YouTube: 2016 presidential election-related video watch time up 485% since last April
YouTube's latest trends report tracks watch time for election-related videos as well as which campaign issues are getting the most attention.
YouTube says the amount of time spent watching 2016 presidential election-related video content has increased 485 percent since last April.
Of the time spent watching candidates and issues-related videos, nearly 50 percent is happening on mobile, driving mobile watch time for politically charged videos 548 percent between April 2015 and February 2016.
According to YouTube’s 2016 Presidential Elections trends report, more than 110 million hours has been spent watching election-related video content on the site.
[blockquote cite = “YouTube 2016 Presidential Elections Trends Report”]Over 110 million hours of candidates and issues-related content has been watched on YouTube — that’s estimated to be on the equivalent of watching over 100 times every piece of content ever aired on CNN, C-SPAN, MSNBC and Fox News.[/blockquote]
YouTube’s data found that 59 percent of the people watching election-related videos are 18 to 34 years old, representing the largest audience of viewers. Twenty-six percent are 45 years or older.
Political Video Consumption by Age
YouTube also ranked which political issues per candidate were getting the most watch time, and found immigration was the top issue for five of the six candidates — John Kasich was an exception.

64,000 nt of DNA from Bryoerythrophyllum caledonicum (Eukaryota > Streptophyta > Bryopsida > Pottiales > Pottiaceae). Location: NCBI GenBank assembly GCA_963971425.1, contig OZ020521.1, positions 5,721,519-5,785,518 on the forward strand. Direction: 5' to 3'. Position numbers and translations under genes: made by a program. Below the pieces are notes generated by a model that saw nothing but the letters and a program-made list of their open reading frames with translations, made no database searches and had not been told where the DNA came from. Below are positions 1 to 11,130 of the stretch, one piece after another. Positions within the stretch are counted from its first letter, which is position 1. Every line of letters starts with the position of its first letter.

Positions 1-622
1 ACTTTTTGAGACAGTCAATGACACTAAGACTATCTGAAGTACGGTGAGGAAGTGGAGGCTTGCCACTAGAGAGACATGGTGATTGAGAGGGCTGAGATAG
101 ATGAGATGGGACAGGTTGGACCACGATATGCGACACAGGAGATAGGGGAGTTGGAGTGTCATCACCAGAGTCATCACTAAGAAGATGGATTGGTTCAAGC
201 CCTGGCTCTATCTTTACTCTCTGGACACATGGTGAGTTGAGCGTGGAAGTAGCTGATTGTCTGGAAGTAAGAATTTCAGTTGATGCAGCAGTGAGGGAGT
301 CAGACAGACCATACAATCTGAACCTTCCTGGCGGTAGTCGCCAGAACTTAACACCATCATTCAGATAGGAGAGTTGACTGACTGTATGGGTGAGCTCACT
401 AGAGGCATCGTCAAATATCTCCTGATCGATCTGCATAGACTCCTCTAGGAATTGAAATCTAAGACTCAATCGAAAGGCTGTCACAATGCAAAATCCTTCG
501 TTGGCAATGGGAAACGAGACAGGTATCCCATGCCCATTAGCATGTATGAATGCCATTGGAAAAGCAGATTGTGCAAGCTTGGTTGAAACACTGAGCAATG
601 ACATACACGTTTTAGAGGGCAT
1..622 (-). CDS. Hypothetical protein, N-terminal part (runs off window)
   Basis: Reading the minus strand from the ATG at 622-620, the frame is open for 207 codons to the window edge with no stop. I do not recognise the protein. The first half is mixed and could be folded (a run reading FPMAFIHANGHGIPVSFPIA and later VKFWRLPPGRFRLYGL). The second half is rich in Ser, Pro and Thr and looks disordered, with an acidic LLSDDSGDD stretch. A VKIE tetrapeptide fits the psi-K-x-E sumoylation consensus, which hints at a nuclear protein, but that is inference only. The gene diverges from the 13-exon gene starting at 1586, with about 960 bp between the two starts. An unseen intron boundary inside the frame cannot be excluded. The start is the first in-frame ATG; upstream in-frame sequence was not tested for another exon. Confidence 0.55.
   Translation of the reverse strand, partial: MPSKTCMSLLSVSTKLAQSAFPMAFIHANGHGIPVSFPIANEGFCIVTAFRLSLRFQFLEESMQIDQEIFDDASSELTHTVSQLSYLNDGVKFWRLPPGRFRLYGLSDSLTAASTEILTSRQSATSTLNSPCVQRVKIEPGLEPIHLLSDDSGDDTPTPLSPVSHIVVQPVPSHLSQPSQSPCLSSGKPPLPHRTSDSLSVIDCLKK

Candidates’ Top Issues on YouTube
Candidates’ ad spend on YouTube has also skyrocketed. Between October 2015 and February 2016, there’s been a 294-percent increase in paid views for candidate ads, accounting for 77 percent of their total paid views to date.
YouTube said it “essentially sold out” of its reserve ad inventory prior to the Iowa caucuses and the New Hampshire, South Carolina and Nevada primaries.
Tracking video consumption on the day before the Iowa caucuses to the following day, YouTube says the campaign event drove a 363-percent increase in caucus-related questions on the site, with the top questions ranging from “How a caucus works” to “When will Iowa caucus results be available?”
Same-sex marriage legalization was another politically charged issue that drove video watch time. “The week after same-sex marriage was legalized (Friday, June 26 to Thursday, July 2), watch time for related videos was 24x the average of the three weeks prior,” says YouTube.
YouTube says the Democratic presidential candidates’ debates drove a 77-percent increase in candidate-related video watch time, while the Republican debates drove a 51-percent increase.
More data from YouTube’s 2016 presidential election trends can be found on the Think with Google blog.